Lum firing one vote closer

The Kaua’i County Police Commission is moving ahead with the process of firing Kaua’i Police Department Chief K.C. Lum.

At a special meeting yesterday, the commissioners voted 3-1 to continue the process of possibly removing chief Lum as requested by Mayor Bryan Baptiste. Commissioners Leon Gonsalves, Thomas Iannucci and Russell Grady voted “yes.” Commission Chairwoman Carol Furtado voted “no.”

Commissioner Michael Ching was not at the meeting. He e-mailed chairwoman Furtado before the meeting and asked to be recused from commission action involving the chief’s removal.

In the e-mail, Ching wrote that the commission has been caught up in the controversy surrounding the chief, the alleged racial slurs made by Gonsalves, and in the personal attacks made against himself regarding an ethics complaint.

Ching wrote that he has been on the commission for almost six years and has always acted in a professional manner.

He wrote that the perception of being biased must not be allowed, and because of that, asked to be recused.

“The people of Kaua’i deserve to be heard and served in an objective and unbiased process,” wrote Ching.

Chairwoman Furtado said that she would vote “no” before the vote was taken. She feels that not enough time was given to address the healing of the police department before the mayor asked for chief Lum to resign.

After the vote, Iannucci made a motion that the commission continue the process of whether to remove chief Lum by determining if any charges are appropriate.

He also asked that Ho’ike be allowed to video all future open proceedings regarding the chief’s removal if the chief agrees to have the proceedings held in open sessions.

All four members of the commission voted “yes” to approve Iannucci’s motion.

In other business concerning the chief’s possible removal, chairwoman Furtado announced that a process will be developed to consider disqualifying any possibly biased commissioner from participating in the removal process.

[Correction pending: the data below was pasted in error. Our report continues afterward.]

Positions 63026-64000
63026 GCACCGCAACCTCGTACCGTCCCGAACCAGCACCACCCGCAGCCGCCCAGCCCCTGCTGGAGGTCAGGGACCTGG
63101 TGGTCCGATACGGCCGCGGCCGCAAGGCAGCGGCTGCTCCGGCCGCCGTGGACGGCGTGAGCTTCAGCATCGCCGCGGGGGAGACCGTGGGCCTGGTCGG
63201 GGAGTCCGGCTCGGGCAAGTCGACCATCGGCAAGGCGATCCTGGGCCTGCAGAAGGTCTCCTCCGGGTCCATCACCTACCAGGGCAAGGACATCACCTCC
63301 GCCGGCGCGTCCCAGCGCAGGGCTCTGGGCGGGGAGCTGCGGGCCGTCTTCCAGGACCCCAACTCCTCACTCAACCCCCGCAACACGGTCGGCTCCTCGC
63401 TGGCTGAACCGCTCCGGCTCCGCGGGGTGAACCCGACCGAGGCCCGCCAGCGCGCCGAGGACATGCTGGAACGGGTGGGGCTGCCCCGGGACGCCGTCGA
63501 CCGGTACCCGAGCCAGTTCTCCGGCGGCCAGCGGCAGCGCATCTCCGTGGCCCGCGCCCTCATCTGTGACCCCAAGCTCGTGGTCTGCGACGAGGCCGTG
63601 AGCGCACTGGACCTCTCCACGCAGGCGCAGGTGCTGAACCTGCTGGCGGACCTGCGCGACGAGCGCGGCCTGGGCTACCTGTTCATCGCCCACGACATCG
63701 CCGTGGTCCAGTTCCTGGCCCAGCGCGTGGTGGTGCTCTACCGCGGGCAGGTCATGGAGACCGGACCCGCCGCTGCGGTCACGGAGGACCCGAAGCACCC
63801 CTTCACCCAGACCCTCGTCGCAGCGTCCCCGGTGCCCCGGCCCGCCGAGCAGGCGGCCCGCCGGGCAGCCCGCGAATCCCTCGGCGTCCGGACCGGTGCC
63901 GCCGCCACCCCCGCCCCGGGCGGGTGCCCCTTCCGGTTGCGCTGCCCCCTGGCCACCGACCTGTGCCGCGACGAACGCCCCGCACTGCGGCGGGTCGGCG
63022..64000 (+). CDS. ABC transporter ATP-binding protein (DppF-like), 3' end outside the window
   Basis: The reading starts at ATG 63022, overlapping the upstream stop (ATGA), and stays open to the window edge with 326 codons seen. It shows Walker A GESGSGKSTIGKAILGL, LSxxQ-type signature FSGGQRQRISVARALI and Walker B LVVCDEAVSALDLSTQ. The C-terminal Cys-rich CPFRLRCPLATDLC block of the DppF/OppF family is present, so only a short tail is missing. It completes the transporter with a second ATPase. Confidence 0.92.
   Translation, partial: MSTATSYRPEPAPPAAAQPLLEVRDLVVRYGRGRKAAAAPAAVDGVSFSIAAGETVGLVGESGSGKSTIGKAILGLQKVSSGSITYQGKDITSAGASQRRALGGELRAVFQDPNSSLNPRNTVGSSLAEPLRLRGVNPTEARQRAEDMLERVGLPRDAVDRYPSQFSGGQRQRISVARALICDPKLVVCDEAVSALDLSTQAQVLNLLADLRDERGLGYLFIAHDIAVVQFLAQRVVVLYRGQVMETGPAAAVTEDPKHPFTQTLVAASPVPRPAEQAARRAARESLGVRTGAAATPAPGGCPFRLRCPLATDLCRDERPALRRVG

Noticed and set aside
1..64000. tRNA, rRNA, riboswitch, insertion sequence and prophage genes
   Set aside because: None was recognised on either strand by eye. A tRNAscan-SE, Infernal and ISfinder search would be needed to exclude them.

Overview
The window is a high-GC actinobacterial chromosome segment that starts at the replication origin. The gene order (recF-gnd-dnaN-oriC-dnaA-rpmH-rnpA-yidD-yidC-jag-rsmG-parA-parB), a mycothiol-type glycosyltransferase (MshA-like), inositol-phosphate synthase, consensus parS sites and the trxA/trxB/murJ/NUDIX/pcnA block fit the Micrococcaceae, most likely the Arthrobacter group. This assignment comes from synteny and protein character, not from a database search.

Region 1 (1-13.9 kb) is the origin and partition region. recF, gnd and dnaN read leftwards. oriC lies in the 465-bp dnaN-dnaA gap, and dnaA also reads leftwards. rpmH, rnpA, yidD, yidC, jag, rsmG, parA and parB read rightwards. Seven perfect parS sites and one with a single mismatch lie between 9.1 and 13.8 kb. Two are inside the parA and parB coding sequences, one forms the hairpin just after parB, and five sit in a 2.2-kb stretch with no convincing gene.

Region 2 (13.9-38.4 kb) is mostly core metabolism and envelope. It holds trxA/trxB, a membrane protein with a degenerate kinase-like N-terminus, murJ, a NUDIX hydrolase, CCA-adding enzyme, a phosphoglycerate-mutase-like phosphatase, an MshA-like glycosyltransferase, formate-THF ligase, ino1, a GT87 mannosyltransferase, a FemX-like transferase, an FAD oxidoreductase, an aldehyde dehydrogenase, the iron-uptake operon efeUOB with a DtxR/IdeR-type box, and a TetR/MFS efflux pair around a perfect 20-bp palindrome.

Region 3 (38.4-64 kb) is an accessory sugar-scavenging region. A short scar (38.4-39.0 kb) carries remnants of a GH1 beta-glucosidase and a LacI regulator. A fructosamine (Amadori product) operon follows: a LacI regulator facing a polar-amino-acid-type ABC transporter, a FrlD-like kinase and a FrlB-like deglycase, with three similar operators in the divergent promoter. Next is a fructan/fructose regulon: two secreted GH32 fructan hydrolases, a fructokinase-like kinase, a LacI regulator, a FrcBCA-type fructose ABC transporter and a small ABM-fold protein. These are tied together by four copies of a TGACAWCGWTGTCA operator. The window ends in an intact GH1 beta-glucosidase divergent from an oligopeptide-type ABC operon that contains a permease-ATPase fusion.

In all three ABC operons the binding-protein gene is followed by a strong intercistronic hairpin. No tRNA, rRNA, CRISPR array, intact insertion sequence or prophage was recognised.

The commission may hold a special meeting next Thursday to talk more about the process to possibly fire the chief.

Mayor Baptiste asked the commission Jan. 31 to fire chief Lum because the chief had not brought together an already divided police department.

Chief Lum fired back with a federal discrimination lawsuit Feb. 6. In that lawsuit, Lum claimed that commissioner Gonsalves made racially derogatory remarks via an e-mail that was sent out through the county’s computer system in October 2004.

Lum also claimed in the lawsuit that since he was named chief in October 2004, members of the County Council looked for negative comments from disgruntled police department employees. Lum claimed that those comments were used to discredit him, to the point where on Jan. 31 the mayor called for his removal as chief of police.

Chief Lum also petitioned the commission Feb. 9 to exclude Gonsalves from any commission business that involves removal action. He pointed out that the nature of the petition is to preserve the integrity of the police department and to eliminate the perception of racial bias in the public’s eye.

At its regularly scheduled meeting last month, the commission voted to take up Lum’s petition at its next regularly scheduled monthly meeting. That meeting is set for next Friday.

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